Garden Blogger’s Bloom Day for December 2010

Camellia Sasanqua frozen in place

Well it is indeed another opportunity to check the progress of the garden and to search for flowering survivors against the cold weather of December.  I bundled up yesterday and went into the subfreezing cold to look for the hardiest remnants of our garden.  The Camellia shown above sits against sheltering wall but has only the one bloom hanging on and, truthfully, that bloom has seen better days.  There are many other buds hoping for a January thaw since there are not many signs that the temps are coming back up again in December.  I looked back to last year’s posting and see that this very same Camellia is the lead flower for that edition of GBBD as well.  Note to self:  A White Camellia Sasanqua should be on the shopping list.

Now I rather expected the Camellia to be flowering.  What I did not expect was to see a Chrysanthemum  bloom still hanging on long after its compadres had packed their bags and planted their seeds for next year.

Last vestige of Chrysanthemum

A bit bedraggled yes.  But we who are in the begging profession (as all North Eastern gardeners must be at this time of year) can not afford to be too picky.

What did strike me — in addition to the freezing winds yesterday — was the number of plants that still make a beautiful green contribution to the landscape.  There are lots of plants that we assume will come to the fore at this season — like Yews or Boxwood — but there are others like the Hellebores and Epimediums that seem be contributing above and beyond the call of duty.  Given that they both will put of lovely flowers in the springtime.

Epimediums defy the cold

Epimediums, in particular, seem so delicate but are at the core just as sturdy and determined a ground cover as you can imagine.  Like ferns they are much more reliable than their appearance would seem to call for.

And the Hellebores are becoming one of my favorite flowering plants.

Hellebore x sternii 'Hot Flash'

They are incredibly hardy, reliably deer-proof, and increasingly the hybridizers are bringing new colors and styles to the market.  The above ‘Hot Flash’ has a silvery cast and interesting markings to the leaves as well as pretty green flowers in the spring.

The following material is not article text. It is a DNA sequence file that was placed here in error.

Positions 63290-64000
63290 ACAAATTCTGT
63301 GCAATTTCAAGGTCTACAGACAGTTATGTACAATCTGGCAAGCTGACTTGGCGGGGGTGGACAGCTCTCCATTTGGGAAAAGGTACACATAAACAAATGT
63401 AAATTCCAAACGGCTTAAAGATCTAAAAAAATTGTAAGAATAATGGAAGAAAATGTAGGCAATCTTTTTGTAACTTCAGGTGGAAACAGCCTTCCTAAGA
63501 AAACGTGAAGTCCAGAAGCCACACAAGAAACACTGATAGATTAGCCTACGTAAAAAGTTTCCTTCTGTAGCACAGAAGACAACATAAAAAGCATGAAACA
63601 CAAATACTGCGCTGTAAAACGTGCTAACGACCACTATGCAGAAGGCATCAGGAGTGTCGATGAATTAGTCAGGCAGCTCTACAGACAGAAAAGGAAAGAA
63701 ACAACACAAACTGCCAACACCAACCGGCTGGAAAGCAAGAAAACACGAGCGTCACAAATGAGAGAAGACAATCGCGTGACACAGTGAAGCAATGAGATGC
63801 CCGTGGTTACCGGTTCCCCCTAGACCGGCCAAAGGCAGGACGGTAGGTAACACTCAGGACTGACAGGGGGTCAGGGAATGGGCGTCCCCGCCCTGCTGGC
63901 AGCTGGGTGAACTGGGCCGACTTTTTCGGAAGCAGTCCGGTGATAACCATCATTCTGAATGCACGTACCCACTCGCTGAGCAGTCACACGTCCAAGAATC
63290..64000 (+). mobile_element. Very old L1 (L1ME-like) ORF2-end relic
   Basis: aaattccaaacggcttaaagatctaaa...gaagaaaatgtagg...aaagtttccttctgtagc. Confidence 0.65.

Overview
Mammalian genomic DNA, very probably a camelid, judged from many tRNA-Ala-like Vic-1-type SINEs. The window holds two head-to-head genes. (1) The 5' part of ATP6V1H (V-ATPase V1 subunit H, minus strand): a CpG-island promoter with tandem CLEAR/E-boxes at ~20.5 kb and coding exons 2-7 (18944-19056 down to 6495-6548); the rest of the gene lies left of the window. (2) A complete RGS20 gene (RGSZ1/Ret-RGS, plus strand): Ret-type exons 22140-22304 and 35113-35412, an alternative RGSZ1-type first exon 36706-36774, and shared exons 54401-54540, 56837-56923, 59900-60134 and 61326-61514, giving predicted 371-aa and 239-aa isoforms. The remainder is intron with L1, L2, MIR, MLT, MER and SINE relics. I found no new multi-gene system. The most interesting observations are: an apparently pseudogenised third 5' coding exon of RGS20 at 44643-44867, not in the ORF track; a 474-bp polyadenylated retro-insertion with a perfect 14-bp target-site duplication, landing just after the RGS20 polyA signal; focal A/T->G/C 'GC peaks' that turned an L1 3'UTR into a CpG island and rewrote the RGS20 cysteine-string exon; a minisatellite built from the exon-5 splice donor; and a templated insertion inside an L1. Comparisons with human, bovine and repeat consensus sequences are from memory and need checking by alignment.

As far as plants still doing their thing despite the 20 degree temperatures I need to take note of the Swiss Chard in the garden.

Swiss Chard still surviving

What a great vegetable!  Thanks to son Josh, we now stir fry this with maple syrup — yum.

And yet another survivor, though nearly done, is the last of the lettuce.

Buttercrunch in the cold

I somehow never realized that the lettuce could tolerate such low temperatures.  Needless to say, I will take fall gardening more seriously in the future.  I only really planted the fall garden this year because the drought killed off our summer production so badly.  There is a world of discovery right there in the backyard…

To see other gardens on this GBBD please go to May Dreams Gardens where the event is hosted by the originator.

5 comments on “Garden Blogger’s Bloom Day for December 2010

  1. Carolyn @ Carolyn's Shade Gardens

    Nice display for GBBD. You asked about zones: I am zone 6b here in PA. The fall-blooming hellebores, fall-blooming snowdrops, and grasses/seedheads are doing what they normally do this time of year. The camellias got frozen since the photos, but only a few nights ago. Not sure if the viburnum is supposed to bloom now, but the whole plant is covered. The others are just in sheltered micro-climates. I have intentionally planted for the last 15 years to have winter flowers and interest. Carolyn

  2. Cat

    John, I see your garden is beautiful in looking through your recent posts! My husband would kill for a sighting of a hawk hanging out in our yard like that! Thanks for stopping by my blog today and leaving your nice comment – appreciate it.

  3. Christina

    Thanks for leaving such a nice comment on my blog. I do like you Camelia, I’m not so keen on the Spring ones, but I’ve been seeing lots of these lovely flowers on other blogs so as you say the shopping list gains another plant (I would have to plant in Autumn to give it any chance of surviving the summer heat. Christina

  4. Les

    My vote for white sasanqua is ‘Snow Flurry’. It’s not too tall and a heavy bloomer.

  5. Rose

    At this time of year, all of us northern gardeners are happy to see any remnant of blooms–your camellia and chrysanthemum are delightful finds. Hellebores are becoming one of my favorites, too; so nice to see their green foliage perk up just when everything else is withering away. Thanks for visiting me and a belated Happy Bloom Day!